178. “1999,” Prince. Songwriter: Prince; #12 pop/#4 R&B; 1983. Alex Flood of the NME on Prince’s Cold War “I was dreaming when I wrote this” dance track, “Probably the most Prince track out there, ‘1999’ encompasses every bit of his musical genius. From soaring synth riff to funky bass-line to pop-banger chorus it’s got it all. Dancing on the tables is not an option, it’s a necessity. So stick it on, turn up the volume and party like it’s 1999.” Prince might be worried about the upcoming apocalypse, but, in the meantime, baby, he’s got a lion in his pocket that’s ready to roar. Keyboardist Matt Fink, “To some extent, he was trying to make the music sound nice, something that would be pleasing to the ear of the average person who listens to the radio, yet send a message. I mean, ‘1999’ was pretty different for a message. Not your average bubblegum hit.”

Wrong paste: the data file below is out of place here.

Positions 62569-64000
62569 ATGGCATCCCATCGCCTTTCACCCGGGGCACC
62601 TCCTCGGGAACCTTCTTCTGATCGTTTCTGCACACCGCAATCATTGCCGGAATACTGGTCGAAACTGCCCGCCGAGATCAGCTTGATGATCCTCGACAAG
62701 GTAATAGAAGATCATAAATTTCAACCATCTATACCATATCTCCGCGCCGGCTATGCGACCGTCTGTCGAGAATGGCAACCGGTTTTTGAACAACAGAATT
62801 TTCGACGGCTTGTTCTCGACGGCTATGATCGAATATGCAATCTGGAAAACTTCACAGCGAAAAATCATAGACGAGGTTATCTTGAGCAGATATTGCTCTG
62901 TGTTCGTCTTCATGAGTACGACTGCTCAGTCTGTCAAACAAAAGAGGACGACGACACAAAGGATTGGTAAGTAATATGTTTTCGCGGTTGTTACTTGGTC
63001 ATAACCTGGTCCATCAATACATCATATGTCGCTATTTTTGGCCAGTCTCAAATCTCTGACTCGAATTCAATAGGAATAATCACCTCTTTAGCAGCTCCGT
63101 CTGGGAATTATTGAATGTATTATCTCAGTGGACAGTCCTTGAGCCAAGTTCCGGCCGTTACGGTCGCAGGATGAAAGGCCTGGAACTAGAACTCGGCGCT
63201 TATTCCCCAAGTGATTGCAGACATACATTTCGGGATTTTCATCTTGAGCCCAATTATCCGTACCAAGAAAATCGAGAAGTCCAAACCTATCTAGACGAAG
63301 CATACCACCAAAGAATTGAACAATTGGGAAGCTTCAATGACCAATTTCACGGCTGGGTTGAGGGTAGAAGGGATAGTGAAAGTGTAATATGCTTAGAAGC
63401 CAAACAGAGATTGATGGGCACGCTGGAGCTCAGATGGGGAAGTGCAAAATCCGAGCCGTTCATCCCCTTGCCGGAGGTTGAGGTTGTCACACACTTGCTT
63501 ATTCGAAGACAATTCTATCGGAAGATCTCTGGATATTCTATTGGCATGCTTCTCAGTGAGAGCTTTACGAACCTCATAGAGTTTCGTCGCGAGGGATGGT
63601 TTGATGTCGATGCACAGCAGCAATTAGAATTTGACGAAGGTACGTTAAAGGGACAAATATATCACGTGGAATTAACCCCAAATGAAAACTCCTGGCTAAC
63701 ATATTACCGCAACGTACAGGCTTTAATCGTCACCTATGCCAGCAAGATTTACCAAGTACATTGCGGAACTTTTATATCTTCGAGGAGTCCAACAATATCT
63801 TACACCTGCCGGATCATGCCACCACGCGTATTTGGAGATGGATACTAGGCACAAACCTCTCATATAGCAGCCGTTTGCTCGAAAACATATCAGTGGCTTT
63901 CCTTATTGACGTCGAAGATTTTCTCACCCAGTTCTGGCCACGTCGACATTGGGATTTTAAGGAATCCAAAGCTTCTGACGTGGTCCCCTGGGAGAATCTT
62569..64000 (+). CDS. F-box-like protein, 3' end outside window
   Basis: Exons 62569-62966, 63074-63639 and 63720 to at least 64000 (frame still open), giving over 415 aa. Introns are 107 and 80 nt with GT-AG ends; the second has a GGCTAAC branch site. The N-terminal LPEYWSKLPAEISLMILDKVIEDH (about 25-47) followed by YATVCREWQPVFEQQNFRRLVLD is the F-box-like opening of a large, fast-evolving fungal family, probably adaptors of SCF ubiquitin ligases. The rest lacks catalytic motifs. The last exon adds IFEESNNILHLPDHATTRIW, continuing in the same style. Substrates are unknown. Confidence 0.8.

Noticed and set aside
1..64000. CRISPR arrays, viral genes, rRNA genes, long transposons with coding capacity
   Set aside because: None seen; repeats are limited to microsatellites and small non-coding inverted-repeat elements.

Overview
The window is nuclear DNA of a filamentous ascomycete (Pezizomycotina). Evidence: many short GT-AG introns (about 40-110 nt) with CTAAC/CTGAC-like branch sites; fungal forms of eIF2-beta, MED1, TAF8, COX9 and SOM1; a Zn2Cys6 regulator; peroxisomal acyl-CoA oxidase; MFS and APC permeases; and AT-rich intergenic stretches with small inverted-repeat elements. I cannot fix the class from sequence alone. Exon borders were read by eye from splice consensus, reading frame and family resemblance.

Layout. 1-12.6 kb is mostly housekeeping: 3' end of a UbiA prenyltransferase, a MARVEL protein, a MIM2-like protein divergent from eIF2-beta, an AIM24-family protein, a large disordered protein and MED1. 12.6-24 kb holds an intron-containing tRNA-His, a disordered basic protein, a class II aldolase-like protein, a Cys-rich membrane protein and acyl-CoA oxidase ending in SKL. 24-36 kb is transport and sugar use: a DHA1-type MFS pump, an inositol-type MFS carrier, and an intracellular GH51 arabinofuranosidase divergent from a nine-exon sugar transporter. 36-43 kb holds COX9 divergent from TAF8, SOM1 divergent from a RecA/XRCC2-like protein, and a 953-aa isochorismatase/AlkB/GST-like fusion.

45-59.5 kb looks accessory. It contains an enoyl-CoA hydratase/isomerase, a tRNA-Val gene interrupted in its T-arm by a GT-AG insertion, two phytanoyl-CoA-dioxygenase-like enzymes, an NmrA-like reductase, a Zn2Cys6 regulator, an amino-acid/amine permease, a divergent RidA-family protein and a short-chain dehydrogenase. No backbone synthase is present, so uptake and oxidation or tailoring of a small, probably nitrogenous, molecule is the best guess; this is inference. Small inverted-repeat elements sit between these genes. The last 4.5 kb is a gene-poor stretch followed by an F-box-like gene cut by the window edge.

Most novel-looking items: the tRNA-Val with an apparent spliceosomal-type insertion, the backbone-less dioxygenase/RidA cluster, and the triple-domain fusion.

177. “Paper in Fire,” John Mellencamp. Songwriter: John Mellencamp; Songwriter: John Mellencamp; #9 pop; 1987. John Mellencamp, “After (the) ‘Scarecrow’ (album), the critics all kinda went, ‘Whoa, now we gotta pay attention to this guy.’ I think ‘Paper in Fire’ is the ultimate John Mellencamp song. I wasn’t trying to be on the radio anymore. Radio was on my side. There wasn’t any Woody Guthrie influence. There wasn’t any Rolling Stones influence. There wasn’t a Bob Dylan influence. I made the decision, much to everyone’s dismay, to use violins and accordions, and incorporate an Appalachian sound of original country. I tried to figure out how to make that work in rock & roll. And then after I did that, there were thousands of fuckin’ bands with accordions and violins.” Journalist David Masciotra, “’Paper in Fire’ is a ferocious song. It is the aural equivalent of a wild beast breaking out of its cage. The exciting swirl of traditional and rock instrumentation creates a sound of struggle, and the shrieking violin sounds like it belongs in a Hitchcock movie. It is a song about inner death—a condition in which no murderer is necessary to destroy someone, only the demons that reside within a man’s own heart.” Little Johnny Cougar was Americana before Americana was cool.